My Fast from Social Media

For the entire month of July, I challenged myself to a social media fast. I knew that it would be beyond difficult for me, but I quickly realized it was more mental toughness than anything else.

Below are my weekly journals about the experience. As usual, some epiphanies took place and I love when I have ones that are life-changing. As you read, I am thankful for having this month to myself and arriving at some great conclusions. Enjoy! 

July 9, 2014

I am one week into my social media fast and feel so liberated already.  I really do not text all that much, so that has been the biggest adjustment thus far: there is no reason to pick up my phone.  My iPhone’s purpose is not being fulfilled, but it feels so good to not be so concerned about who is tweeting and instead enjoying what those around me are saying and doing.  However, when you are the only one of your friends fasting from social media, you quickly notice how much time your friends spend with their faces in their phones. I used to look like that—probably even worse!

A lot of my conversation is typically driven by what people are saying on Twitter or Facebook, so because of the fast that has drastically changed.  I have been reading more and that is really what I should be keeping up with: the stuff that actually matters. This is not saying that what my friends have to say is not important (because I value the opinions and jokes of my friends), but I should be more concerned about the bigger world around me rather than the immediate.

When I first thought about fasting from social media, I was not quite sure I would be able to function without it. That is sad. I mean, that thought really crossed my mind. That in and of itself means that it was TOO big a part of my life. I have not broken yet to check either Twitter or Facebook and I have to admit that I am quite proud of myself.  Let’s see how the rest of the time goes!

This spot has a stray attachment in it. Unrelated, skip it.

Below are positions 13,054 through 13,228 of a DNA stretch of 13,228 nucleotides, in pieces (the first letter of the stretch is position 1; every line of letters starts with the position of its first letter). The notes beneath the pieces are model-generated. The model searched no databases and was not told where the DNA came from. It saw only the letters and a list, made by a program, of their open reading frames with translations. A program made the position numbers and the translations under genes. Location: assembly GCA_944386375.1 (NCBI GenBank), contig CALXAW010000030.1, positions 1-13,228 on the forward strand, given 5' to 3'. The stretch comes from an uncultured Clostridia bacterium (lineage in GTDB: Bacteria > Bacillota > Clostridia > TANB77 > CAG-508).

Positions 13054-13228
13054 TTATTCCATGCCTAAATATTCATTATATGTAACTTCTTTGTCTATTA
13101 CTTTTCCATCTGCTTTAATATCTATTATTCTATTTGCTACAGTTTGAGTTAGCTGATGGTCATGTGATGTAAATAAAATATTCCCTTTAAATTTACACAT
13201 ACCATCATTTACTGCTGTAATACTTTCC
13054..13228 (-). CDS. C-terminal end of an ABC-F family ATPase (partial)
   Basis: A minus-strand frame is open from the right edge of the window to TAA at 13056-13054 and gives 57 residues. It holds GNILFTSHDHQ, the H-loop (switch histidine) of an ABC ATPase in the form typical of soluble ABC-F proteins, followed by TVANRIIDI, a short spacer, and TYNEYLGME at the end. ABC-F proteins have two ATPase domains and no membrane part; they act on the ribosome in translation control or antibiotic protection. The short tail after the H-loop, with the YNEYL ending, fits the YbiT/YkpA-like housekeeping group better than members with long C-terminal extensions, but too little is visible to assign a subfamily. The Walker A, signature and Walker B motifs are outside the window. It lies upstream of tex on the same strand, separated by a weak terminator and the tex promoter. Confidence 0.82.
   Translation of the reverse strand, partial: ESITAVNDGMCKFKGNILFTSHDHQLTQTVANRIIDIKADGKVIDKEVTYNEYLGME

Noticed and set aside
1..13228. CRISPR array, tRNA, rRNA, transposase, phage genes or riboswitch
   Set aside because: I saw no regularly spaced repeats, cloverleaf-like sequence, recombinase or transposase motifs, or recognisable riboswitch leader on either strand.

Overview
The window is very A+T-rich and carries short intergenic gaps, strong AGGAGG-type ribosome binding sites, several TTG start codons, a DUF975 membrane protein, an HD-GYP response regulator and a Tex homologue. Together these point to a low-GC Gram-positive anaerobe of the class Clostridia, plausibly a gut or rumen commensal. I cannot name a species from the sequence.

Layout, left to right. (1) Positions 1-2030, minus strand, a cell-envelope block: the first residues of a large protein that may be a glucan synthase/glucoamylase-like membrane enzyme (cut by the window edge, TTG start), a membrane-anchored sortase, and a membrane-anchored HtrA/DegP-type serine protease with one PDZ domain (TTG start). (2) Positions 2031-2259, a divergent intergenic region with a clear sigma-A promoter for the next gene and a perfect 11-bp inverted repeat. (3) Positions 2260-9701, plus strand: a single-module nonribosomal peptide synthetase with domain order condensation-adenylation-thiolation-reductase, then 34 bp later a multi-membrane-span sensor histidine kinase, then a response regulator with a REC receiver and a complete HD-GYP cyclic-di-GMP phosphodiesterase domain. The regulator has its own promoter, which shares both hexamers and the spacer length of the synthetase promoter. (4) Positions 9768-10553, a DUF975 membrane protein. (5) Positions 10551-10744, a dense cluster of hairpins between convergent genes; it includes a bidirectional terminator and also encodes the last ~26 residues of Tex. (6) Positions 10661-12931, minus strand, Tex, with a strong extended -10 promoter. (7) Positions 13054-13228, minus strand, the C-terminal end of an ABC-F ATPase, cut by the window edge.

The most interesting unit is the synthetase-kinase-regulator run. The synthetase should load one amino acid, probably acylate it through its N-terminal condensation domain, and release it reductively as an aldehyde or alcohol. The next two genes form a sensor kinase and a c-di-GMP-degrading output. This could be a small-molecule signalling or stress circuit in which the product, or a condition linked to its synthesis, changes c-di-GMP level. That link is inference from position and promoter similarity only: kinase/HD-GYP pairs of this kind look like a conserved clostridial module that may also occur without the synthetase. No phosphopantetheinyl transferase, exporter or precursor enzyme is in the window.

July 15, 2014

I just so happen to be reading the story of Esther in my Bible app. In the story, she goes on a fast to have God move on her behalf. The story was unfamiliar to me, so finding out that a significant part of the story was that she fasts was definitely one of those God ordained happenstances. This 10-day daily devotion on the story of Esther has really been encouragement to me while abstaining from social media.

Another thing that this fast has freed me up to do, is reach out to people that I genuinely care about because I cannot connect with them on the social media front and vice versa. It is interesting to see who I text/converse with often by looking at my most recent text messages. Texting is definitely more intimate than a public conversation anytime.

July 29, 2014

This past Sunday The Lord woke me up at 3:33 am and spoke about 4 pages full of notes to me about By Faith. He was talking about the importance of worship and prayer. It was absolutely awesome! I was beginning to think my fast was something I wanted and not a “me and God thing,” but the way He spoke was confirmation it was indeed a “me and God thing.” At the beginning of last week He also spoke to me about some personal things I was really seeking Him about on my way to work.

Some pretty cool things have happened while on this fast, but my social media fast has inspired some other people to fast from it as well. One friend told me yesterday he went on a five day social media fast. Another one is considering doing it for a week in August. This is what I LOVE to do: inspire people to think differently, change old habits and simply be a better person as a whole. It is one of my favorite things about being Elise. I have lots of passions, but at the core is inspiring people.  By them telling me that they either went on a fast or are even considering doing one too, was encouraging for me.